The United States Securities and Exchange Commission is beginning an investigation into the cryptocurrency markets at large, according to a Wall Street Journal report on Wednesday.
According to the report, “scores of subpoenas” have been issued by the SEC with the aim of collecting information from firms who deal with cryptocurrency and blockchain technology.
The Wall Street Journal cited unnamed sources who claim that the subpoenas are part of a larger effort that may lead to the legal restructuring of ICOs.
No Word from the SEC, But a Trend of Action Against ICOs
As of yet, there is no official word from the SEC on the matter. However, the SEC has made some gestures suggesting that many ICOs have been violating United States securities laws.
An apparent ‘crackdown’ by the federal SEC led to the shutdown of the Munchee ICO in late 2017; amid other ICO shutdowns, the SEC halted the $1 billion AriseBank ICO in late January after alleging that it was a scam.
The individual SECs of some US states have taken independent actions against blockchain firms who they find to be conducting suspicious or illicit activities.
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Earlier in February, SEC Chairman Jay Clayton stated that the SEC would be keeping a closer eye on companies who seek to “capitalize on the perceived promise” of a jump in stock value based on tacking the word ‘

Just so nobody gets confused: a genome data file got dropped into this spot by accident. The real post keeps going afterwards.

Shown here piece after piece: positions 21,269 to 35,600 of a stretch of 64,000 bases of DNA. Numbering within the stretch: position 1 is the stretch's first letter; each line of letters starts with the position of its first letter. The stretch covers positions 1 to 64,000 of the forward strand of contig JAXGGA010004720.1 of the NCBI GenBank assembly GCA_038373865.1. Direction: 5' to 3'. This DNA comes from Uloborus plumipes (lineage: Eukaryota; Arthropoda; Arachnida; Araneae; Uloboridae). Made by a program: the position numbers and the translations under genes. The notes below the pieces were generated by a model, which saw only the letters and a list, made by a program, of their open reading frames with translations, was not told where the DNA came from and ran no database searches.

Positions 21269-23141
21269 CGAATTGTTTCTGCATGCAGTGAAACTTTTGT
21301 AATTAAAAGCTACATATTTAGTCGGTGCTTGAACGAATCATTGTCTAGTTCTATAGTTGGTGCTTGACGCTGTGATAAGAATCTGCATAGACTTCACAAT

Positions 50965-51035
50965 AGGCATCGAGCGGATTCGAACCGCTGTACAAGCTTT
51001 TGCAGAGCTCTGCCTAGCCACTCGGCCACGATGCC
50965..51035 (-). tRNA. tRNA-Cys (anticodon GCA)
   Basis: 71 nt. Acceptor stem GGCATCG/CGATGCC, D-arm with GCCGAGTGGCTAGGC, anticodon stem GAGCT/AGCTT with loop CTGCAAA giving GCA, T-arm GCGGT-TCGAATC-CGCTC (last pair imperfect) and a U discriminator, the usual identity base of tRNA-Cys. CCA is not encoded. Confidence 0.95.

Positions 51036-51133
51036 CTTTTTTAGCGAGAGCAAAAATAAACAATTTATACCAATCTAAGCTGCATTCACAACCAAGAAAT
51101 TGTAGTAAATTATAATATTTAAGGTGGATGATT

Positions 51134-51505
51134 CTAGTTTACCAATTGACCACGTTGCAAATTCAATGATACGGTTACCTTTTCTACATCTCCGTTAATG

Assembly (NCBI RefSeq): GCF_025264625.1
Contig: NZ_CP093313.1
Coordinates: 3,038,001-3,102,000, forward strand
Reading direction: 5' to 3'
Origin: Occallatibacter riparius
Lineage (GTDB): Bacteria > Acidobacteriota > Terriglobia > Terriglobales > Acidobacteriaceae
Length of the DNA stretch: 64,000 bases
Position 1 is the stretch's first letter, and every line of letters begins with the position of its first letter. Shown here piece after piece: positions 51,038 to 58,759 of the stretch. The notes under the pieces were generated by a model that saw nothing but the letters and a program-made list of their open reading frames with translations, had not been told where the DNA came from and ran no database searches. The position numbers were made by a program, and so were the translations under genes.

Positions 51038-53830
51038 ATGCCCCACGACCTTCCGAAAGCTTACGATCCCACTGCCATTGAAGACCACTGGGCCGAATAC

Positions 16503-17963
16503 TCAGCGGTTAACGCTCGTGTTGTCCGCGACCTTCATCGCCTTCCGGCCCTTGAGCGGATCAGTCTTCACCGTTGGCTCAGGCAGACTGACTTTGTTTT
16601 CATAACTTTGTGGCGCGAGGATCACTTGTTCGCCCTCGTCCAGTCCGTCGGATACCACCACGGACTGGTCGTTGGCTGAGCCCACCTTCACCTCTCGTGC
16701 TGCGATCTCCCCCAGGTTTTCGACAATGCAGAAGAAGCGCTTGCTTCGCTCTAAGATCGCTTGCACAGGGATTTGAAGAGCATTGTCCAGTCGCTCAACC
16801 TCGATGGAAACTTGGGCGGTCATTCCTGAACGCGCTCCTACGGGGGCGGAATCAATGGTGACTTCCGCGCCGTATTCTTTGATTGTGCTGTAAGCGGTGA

blockchain’ onto their names (see: Long Island Iced Tea turned ‘Long Blockchain’.)
The States Aren’t So United on Crypto Regulation
Despite the increased efforts by the federal SEC, however, most US states have taken very limited actions to regulate cryptocurrency-related activities within their jurisdictions.
CoinTelegraph reported that the state senate of Arizona recently passed a bill that will allow cryptocurrencies to be used for government payments if it manages to be put into the books as law.
Wyoming in particular has taken a hands-off approach with the passing of a law that exempts tokens from any kind of securities regulation within the state as long as they manage to meet a short list of requirements.
Earlier this month, an additional bill was introduced in Wyoming that is slated to exempt cryptocurrencies from property taxes (if passed.)